Warm Nights & High Yield: Oil & Water?
R.L. (Bob) Nielsen
Agronomy Dept., Purdue Univ.
West Lafayette, IN 47907-2054
Email address: rnielsen at purdue.edu
he “dog days of August” are upon us with warm and uncomfortably muggy days accompanied by warm and uncomfortably muggy nights. Invariably, conversations down at the local cafe over coffee or the neighborhood tavern over a few beers turn to the inevitable belief that “…these warm nights simply cannot be good for the corn crop.”
One of the concerns often expressed relative to warm nights during the grain fill period is that excessively warm nighttime temperatures result in excessively high rates of maintenance respiration by plants. That physiological process oxidizes photosynthetic sugars and provides energy for the maintenance and repair of plant cell tissue, which helps the photosynthetic “factory” continue to operate efficiently.
Excessive rates of maintenance respiration, in response to excessively warm nighttime temperatures, are thought to wastefully “use up” photosynthetic sugars that would otherwise be available as photoassimilate for use by the developing kernels. While the relationship between temperature and the rate of maintenance respiration is well documented, the practical significance of excessive maintenance respiration rates to a full-size corn crop during the grain fill period is not well documented in the research literature.
Perhaps more importantly, warmer temperatures from pollination to kernel maturity increase the calendar rate of crop development (how fast the crop moves through the grain filling stages). Consequently, the number of days in the grain fill period decreases and kernel maturity occurs earlier with warmer temperatures than with cooler temperatures. It is also true that warmer temperatures increase the photosynthetic rate (amount of photosynthetic sugars produced per day), but it appears that shorter grain fill duration trumps faster photosynthetic rate and so yield tends to decrease with warmer grain fill periods.
Another consideration with grain fill periods that are warmer than usual AND muggy is that such weather conditions are conducive for the development of several important foliar corn diseases, including gray leaf spot (Cercospora zeae-maydis). Severe outbreaks of such diseases early in the grain filling period can destroy significant amounts of the “solar capture components” (i.e., leaves) of the photosynthetic “factory”, resulting in significantly less production of photosynthetic sugars, which translates into yield loss.
Having said all that, does history support the belief that “…these warm nights simply cannot be good for the corn crop?” Considering that July and August by and large represent the bulk of the grain fill period for corn in Indiana year in and year out, that time period merits a look to see whether there is a strong relationship between statewide temperature deviations and grain yield.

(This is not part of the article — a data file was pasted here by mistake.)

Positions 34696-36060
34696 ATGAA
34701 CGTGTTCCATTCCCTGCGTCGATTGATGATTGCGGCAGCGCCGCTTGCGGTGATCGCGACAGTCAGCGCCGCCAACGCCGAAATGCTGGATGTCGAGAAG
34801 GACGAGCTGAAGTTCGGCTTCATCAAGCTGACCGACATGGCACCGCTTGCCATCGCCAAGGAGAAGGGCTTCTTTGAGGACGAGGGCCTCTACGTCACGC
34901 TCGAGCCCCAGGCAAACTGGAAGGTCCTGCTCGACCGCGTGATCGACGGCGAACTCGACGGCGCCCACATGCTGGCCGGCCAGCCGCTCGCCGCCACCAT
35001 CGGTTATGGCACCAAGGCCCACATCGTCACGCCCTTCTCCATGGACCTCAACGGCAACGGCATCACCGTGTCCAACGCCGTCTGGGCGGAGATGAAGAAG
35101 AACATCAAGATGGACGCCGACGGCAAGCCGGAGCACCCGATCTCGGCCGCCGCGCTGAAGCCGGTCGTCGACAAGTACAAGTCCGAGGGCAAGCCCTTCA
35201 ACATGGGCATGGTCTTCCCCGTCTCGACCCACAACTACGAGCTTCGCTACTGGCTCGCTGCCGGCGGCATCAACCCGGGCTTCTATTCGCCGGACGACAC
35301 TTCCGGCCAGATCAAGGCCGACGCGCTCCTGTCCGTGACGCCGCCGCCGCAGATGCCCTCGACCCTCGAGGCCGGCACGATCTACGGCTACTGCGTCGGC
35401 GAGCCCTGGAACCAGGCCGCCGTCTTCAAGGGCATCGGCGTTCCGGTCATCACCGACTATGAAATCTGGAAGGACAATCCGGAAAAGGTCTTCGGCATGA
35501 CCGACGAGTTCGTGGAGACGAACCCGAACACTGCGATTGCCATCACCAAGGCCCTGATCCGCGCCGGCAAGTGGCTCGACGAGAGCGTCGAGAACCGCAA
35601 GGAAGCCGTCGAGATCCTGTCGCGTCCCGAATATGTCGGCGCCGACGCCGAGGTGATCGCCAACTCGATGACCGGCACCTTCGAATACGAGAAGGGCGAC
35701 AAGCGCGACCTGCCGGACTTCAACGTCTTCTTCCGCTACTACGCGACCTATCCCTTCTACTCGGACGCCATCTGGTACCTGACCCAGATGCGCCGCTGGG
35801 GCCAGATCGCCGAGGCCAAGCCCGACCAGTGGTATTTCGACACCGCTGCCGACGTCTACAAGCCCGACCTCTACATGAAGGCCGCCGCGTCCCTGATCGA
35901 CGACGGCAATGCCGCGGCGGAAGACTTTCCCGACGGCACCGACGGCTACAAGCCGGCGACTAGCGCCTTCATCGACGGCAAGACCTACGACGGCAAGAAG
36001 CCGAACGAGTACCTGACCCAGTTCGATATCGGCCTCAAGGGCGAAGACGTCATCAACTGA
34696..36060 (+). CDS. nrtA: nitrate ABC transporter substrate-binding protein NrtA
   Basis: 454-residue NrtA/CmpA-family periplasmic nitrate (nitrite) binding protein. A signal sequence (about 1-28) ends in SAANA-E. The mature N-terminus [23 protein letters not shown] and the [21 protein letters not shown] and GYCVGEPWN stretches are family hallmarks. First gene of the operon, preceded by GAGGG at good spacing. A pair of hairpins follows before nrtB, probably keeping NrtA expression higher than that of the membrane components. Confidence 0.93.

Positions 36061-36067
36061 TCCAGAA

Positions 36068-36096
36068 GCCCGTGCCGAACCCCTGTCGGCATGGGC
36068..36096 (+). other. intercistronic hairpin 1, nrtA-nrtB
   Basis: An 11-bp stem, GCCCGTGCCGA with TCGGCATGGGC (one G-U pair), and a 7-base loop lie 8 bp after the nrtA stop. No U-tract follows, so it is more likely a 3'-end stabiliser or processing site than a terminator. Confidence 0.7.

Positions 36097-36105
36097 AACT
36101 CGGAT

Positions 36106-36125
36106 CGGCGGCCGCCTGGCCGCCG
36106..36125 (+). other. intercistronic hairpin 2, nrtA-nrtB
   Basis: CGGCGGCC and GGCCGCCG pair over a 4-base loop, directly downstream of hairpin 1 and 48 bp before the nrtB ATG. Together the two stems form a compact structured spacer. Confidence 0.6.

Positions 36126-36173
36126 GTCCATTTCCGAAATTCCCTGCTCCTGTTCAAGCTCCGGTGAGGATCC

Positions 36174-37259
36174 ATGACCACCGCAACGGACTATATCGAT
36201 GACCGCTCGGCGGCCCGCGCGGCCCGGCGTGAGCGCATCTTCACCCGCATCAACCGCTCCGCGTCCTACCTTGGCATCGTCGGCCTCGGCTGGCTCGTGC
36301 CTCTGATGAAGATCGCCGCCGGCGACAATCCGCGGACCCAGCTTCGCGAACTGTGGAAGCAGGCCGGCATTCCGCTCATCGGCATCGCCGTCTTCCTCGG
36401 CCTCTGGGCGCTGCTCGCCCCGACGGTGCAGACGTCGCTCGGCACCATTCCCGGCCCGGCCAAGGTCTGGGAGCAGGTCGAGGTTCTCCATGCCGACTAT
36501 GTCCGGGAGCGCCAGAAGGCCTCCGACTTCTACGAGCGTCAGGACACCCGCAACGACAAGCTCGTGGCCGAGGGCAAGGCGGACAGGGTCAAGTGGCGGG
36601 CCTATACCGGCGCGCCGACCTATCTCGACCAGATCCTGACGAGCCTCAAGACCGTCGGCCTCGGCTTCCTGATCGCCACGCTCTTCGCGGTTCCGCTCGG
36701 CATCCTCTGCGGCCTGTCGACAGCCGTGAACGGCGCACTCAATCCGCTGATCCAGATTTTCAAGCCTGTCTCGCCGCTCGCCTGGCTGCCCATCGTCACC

Figure 1 illustrates that relationship for statewide departures in July & August temperature and statewide grain yields for the period 1994 through 2015. Five of those years represented record-setting or near record grain yields and three represented very poor corn years with statewide yields more than 10% below trend, including the 2012 drought year when statewide corn yield was nearly 38% below trend. All the other years represent statewide corn yields with single-digit departures from trend.
There is a reasonable relationship between these departures in temperature and departures in yield. In general, cooler July and August grain fill periods tend to result in above average statewide corn yields and vice versa for warmer than normal July & August grain fill periods. However, temperature departures from normal only account for about 38% of the annual variability in statewide grain yields.
Obviously, rainfall during the grain fill period is also important in determining grain yield. Figure 2 illustrates the relationship for statewide departures in July & August rainfall and statewide grain yields for the period 1994 through 2015. While the nature of the relationship is what one would expect (rain makes grain), it is not a very strong one. Rainfall departures from normal only account for about 13% of the annual variability in statewide grain yields.
Figure 3 illustrates the relationship between statewide grain yield and a simple index that combines the temperature and rainfall departures. The graph basically reinforces what we expect: Cooler and wetter July & August grain fill periods tend to have above average statewide corn yields and vice versa for warmer and drier July & August grain fill periods.
So, where does this discussion leave us relative to the 2016 Indiana corn crop? After all, statewide corn crop condition ratings throughout the season have been consistently strong, averaging more than 70% “good” to “excellent” in USDA-NASS parlance (USDA-NASS, 2016b).
Statewide temperatures for July were slightly cooler than average and rainfall slightly above average (MRCC, 2016), both of which are positive for yield prospects. The exceptions to the positive rainfall data are those areas of northeast Indiana that were drier than average.
August to date has been 1 to 3 degrees F warmer than normal across the state and, more importantly, zero to 50% of normal rainfall has occurred for the northern two-thirds of the state (MRCC, 2016). Neither climate departures are favorable for finishing a corn crop strongly.
The corn crop statewide is certainly poised to finish with statewide yields above trend. The question lies mostly with “how much” above trend. The answer lies mainly with what happens weather-wise the remainder of the grain filling period.